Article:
Bonding consists of the adhesion of a composite resin material to tooth structure. This technique can effectively enhance appearance when used as fillings or small additions to the enamel surface. Bonding can also be used to cement a thin “finger-nail” of composite or porcelain material onto the surface of the tooth (direct bonding, laminates, and veneers). The use of veneers can effectively enhance a patient’s appearance when used appropriately. However, there are significant disadvantages to veneers that must be taken into consideration. First, Veneers and Laminates almost always make the teeth larger because it is impossible to remove enough enamel surface to compensate for the thickness of these materials. Bonding experts know that composite materials bond strongly only to the enamel layer. There is far less cohesion of bonding materials to the underlying dentin layer of tooth structure. Because only the outer surface of the teeth is being changed, there is less flexibility in altering tooth size, shape and position than with jacket restorations (crowns). Bonded restorations are never the treatment of choice for people with periodontal problems because larger teeth will place more stress on an already weak foundation. Bonded restorations, however, are suitable for young patients. Young patients can tolerate any increases in tooth size better than older patients. They may do better with bonded restorations than jacket restorations (crowns) because the larger nerves in their teeth are more likely to require root canal therapy than the teeth of older adults. However, all patients who have veneers or laminates are committed to crown restorations in the future, because the teeth have been irreversibly cut and there will come a time when bonded restorations will not be proper treatment. Bonded restorations have not been around as long as jacket restorations (crowns) and cannot compare to the track records that crowns have enjoyed over the last 50 years.
Bleaching can substantially whiten natural teeth as long as the discoloration is close to the surface. It does not have an affect on dental restorations.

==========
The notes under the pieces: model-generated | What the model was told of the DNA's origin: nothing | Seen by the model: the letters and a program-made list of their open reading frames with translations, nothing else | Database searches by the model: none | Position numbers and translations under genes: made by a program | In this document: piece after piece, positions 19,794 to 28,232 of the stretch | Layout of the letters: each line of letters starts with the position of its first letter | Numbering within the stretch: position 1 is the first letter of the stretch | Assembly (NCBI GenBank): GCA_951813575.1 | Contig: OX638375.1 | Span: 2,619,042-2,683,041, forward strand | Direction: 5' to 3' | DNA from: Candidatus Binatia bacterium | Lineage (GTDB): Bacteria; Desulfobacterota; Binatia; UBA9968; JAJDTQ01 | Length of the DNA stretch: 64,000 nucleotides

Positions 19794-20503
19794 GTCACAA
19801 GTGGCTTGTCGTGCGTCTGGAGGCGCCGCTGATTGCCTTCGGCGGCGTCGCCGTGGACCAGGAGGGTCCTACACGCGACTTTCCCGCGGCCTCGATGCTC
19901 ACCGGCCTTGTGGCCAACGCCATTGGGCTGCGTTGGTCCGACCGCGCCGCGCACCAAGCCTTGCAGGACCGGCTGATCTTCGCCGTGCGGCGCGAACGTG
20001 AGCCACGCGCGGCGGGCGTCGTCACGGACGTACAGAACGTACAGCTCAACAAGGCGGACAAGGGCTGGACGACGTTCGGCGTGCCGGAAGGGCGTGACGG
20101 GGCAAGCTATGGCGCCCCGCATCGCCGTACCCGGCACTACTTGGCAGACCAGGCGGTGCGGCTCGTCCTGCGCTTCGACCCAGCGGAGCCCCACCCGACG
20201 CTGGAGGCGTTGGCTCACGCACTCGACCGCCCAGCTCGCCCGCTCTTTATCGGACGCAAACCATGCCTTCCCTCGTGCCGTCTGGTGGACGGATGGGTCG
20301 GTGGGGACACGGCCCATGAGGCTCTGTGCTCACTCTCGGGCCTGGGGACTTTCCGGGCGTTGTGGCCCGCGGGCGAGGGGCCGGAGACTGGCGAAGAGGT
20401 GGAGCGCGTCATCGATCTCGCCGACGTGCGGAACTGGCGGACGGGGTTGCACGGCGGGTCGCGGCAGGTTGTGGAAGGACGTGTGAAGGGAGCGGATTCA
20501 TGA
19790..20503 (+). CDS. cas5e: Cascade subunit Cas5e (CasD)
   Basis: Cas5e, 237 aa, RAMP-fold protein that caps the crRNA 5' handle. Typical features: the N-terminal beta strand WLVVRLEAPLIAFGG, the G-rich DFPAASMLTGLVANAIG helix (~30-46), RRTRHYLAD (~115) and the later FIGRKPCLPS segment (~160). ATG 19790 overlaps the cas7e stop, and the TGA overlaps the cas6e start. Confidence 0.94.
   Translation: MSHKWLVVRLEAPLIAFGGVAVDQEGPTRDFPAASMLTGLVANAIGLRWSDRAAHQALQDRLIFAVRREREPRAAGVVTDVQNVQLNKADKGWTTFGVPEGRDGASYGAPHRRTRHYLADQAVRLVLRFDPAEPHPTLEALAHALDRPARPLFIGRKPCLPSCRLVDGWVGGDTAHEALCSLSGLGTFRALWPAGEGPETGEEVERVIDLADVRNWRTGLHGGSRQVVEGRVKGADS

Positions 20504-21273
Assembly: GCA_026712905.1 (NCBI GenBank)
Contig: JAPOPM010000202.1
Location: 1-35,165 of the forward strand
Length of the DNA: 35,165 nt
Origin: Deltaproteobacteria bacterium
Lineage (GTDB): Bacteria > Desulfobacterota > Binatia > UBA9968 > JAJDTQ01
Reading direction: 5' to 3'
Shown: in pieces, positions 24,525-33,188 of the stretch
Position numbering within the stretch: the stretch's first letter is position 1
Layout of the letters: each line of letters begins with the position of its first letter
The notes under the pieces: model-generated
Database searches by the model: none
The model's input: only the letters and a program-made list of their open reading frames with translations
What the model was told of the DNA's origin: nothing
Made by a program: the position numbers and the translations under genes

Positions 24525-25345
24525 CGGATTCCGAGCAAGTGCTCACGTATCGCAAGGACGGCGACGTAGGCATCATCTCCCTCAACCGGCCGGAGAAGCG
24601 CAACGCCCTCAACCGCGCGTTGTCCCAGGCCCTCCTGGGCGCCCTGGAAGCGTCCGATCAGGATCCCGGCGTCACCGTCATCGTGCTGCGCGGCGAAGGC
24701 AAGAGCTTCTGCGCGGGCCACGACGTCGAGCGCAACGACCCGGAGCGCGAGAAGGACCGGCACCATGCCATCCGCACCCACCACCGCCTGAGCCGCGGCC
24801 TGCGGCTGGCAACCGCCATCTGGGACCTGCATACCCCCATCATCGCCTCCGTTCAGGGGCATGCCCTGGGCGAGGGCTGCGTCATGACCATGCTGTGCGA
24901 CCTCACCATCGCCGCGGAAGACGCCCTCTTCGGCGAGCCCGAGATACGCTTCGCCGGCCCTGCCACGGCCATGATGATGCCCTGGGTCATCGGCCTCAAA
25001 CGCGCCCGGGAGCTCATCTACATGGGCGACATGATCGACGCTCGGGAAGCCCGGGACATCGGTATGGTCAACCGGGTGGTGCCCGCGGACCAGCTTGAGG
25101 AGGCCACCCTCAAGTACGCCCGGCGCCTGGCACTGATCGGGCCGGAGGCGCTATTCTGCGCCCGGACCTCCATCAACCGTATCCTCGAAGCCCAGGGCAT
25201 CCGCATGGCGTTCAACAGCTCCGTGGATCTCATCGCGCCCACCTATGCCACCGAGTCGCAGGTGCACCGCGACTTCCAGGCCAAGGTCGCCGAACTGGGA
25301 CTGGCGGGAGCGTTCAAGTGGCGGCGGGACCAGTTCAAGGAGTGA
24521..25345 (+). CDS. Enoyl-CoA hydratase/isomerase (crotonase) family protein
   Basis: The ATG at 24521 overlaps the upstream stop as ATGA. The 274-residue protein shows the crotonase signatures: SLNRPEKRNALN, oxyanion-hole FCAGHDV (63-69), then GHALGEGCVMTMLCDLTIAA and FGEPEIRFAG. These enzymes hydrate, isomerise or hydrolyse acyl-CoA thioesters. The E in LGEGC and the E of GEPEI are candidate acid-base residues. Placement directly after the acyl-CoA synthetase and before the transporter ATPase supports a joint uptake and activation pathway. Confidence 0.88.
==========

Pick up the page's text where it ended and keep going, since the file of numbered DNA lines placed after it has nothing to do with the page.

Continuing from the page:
Take-home bleaching is safe as long as it is not abused. A custom-made tray holds the bleach uniformly against the teeth so that it can effectively whiten them. There is some evidence that over-bleaching of teeth can weaken the enamel structure, but take-home bleaching has proven to be quite safe.
In-office bleaching techniques usually employ caustic chemicals and great care must be taken to avoid contact of these chemicals with the gums. Although in-office bleaching works much faster than take-home bleaching, it is advisable to try take-home bleaching first.
Esthetics Are Part of All Restorations
We strive for maximum esthetics regardless of the material being used or type of case. Our porcelain-to-metal jackets and bridgework do not show that “black line” because margins are placed way under the gum close to the bone. While changes can occur that expose metal margins, these changes generally occur gradually. It is important for patients to accept the reality that at some point dentistry may need to be remade if significant changes occur. There are some patients who wear dental restorations for more than 40 years that don’t require replacement because the changes have been minimal. Others must replace dentistry after 10 to 15 years in order to compensate for the changes that have occurred. Successful dentistry preserves the teeth so that they will be able to support new restorations when replacement is required.